Authorities also warned brining in the military carried a ‘massive risk’ as they believed the protesters are armed

The Canadian flag is reflected in a wheel hub of a tractor-trailer that is part of a truck convoy protesting Covid-19 safety restrictions. Ahead of this truck, there is another tractor trailer hauling bales of hay or wood that are spray painted with the slogan "NO MASK" in capital letters.
Dozens of tractor trailers are refusing to leave the highway near Coutts, Alberta, where drivers are protesting mask mandates, vaccines, and other Covid-19 restrictions. Photograph: Jeff McIntosh/AP

CANADA— Police in Ottawa warned they may have to call in the military to disband “unlawful” protests in the nation’s capital and a town near the US border, amid mounting tensions between protesters opposing Covid restrictions and local residents.

The Ottawa police chief, Peter Sloly, warned on Wednesday that the officers did not have the resources to remove a fleet of trucks parked by the protesters in the national capital, adding the city was considering requesting help from Canadian armed forces.

But he warned bringing in the military carried a “massive risk”, adding that protesters are believed to have weapons.

“We do not want riots, but all options remain on the table,” he said.

The police chief said that a “significant element” in the United States was involved in organizing and funding the protests.

A GoFundMe campaign to support the demonstration has raised more than C$10m (US$7.9m) in recent days for what began as a protest against a vaccine mandate for truck drivers but has increasingly become an avenue for far-right groups.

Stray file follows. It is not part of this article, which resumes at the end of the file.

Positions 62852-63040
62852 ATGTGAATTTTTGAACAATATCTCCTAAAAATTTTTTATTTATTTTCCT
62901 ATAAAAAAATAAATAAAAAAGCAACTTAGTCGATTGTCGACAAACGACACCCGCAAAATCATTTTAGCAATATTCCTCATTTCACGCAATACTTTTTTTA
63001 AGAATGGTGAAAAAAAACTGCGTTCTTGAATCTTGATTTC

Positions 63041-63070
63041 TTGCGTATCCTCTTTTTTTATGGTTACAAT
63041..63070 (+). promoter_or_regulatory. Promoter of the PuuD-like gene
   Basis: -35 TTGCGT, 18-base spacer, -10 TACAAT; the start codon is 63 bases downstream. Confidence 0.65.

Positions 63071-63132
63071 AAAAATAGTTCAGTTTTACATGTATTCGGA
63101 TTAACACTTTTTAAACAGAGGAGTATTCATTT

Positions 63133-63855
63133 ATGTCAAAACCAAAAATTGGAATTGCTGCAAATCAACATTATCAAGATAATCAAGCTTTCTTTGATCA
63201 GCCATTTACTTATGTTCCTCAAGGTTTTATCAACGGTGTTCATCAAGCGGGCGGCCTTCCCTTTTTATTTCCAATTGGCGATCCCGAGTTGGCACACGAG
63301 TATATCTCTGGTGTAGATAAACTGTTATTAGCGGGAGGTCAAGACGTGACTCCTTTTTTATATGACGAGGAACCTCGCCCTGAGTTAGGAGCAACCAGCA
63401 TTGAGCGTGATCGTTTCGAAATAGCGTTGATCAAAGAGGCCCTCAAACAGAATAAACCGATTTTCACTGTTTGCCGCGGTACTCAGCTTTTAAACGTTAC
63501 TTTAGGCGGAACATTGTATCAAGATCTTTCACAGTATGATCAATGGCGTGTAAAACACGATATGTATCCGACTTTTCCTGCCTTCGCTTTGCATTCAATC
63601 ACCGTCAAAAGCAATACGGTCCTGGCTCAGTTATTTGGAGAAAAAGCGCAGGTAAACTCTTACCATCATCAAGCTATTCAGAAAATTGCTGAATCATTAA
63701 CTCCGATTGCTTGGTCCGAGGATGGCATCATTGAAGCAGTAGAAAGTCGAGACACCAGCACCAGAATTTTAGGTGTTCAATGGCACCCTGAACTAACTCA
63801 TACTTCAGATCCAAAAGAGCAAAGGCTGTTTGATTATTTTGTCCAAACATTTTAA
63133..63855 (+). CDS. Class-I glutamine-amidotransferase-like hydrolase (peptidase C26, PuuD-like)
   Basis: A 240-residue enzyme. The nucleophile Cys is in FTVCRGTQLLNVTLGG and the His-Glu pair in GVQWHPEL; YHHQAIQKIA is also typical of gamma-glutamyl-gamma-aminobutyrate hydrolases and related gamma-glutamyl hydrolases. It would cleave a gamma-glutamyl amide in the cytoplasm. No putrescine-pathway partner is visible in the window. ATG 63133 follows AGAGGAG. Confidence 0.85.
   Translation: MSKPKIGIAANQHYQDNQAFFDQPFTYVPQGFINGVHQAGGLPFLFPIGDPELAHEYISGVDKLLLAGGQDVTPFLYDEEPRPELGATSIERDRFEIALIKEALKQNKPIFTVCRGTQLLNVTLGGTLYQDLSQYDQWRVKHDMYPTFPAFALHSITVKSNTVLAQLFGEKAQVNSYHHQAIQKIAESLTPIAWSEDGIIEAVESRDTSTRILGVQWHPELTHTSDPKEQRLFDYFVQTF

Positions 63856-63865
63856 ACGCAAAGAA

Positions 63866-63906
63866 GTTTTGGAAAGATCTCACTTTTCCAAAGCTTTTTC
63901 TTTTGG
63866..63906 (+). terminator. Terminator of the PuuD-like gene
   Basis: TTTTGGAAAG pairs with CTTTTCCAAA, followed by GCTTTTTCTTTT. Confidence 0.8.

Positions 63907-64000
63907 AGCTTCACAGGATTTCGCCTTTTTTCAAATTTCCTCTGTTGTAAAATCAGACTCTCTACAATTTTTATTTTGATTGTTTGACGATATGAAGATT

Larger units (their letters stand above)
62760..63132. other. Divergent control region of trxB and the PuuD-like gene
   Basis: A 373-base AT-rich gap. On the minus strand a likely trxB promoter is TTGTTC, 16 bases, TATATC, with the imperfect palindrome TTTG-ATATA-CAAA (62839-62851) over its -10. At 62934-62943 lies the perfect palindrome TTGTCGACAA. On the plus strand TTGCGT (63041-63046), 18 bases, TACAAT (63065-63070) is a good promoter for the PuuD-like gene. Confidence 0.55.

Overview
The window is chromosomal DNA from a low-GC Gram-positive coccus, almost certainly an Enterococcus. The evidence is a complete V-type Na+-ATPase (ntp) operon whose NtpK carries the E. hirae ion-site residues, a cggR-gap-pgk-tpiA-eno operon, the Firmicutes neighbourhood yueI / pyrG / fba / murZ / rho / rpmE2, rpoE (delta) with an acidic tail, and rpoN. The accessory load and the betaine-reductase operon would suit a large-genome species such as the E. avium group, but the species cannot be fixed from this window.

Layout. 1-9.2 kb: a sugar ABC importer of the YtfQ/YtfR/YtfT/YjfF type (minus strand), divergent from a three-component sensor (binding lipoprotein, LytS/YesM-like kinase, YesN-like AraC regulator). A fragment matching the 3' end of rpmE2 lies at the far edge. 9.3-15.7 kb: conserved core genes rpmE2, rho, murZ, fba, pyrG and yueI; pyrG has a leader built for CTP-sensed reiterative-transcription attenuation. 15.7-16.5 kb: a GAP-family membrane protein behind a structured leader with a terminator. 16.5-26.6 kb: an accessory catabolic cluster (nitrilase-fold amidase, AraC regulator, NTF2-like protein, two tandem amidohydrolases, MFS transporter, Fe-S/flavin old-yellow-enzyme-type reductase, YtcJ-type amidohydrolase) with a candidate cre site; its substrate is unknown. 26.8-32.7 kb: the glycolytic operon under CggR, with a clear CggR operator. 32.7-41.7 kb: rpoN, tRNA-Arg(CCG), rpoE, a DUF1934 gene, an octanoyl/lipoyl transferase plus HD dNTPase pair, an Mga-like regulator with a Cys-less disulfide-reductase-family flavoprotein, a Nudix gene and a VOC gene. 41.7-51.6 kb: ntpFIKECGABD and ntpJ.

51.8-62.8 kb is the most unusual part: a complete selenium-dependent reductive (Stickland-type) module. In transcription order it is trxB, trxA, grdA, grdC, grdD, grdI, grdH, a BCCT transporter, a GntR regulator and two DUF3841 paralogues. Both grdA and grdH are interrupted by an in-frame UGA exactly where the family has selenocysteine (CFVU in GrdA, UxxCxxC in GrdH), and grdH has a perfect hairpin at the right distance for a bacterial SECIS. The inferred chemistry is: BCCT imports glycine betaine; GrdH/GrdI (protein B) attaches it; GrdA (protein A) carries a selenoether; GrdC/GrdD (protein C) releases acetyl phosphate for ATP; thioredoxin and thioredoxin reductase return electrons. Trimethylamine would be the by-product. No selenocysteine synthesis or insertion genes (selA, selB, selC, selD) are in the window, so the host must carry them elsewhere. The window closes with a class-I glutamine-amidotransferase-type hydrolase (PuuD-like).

Tamara Lich, the crowdfunding organizer, is part of the separatist Maverick party, and Patrick King has previously claimed the coronavirus vaccine is being used to “depopulate the white race”.

Officials expect more protesters to arrive in the city over the weekend, and described the situation “volatile”.

Residents have become increasingly frustrated with the blaring truck horns and a number of local businesses have shuttered. The Rideau Centre, a popular mall downtown, announced it would remain closed until 6 February.

“Residents have been abandoned during a national crisis – an occupation of our city,” said city councillor Catherine McKenney, calling on police ask the RCMP for help.

Protesters released a statement on Wednesday, saying they sympathized with residents over the disruption to daily life, but added trucks would only leave once the federal government repealed its public health restrictions, many of which are under provincial and municipal jurisdiction.

Many senior conservative lawmakers have embraced the movement, prompting accusations of hypocrisy, after those same parliamentarianscalled for police to disband Indigenous-led blockades in 2020.

The standoff near the Alberta border town of Coutts has entered its fifth day, with dozens of trucks blocking access to a key highway used to enter the United States. The town is an important border crossing for Alberta’s meat exports and imports of livestock feed.

Police issued an ultimatum to protesters on Tuesday, threatening them with arrest if they remained on the road. A small group left, but many trucks remained. Others breached a police barricade to join the blockade.

The Alberta premier, Jason Kenney, condemned the “unlawful” blockades, calling on protesters to disband and return home. He told reporters people sympathetic with the protests had assaulted police and someone tried to ram RCMP members.

“Without hesitation, I condemn those actions and I call for calm amongst anybody who feels sympathetic to those engaged in this blockade,” said Kenney.

After a series of Indigenous-led blockades paralyzed rail traffic in 2020, Kenney’s government passed a law that allows for additional penalties against protesters blockading highways and other infrastructure.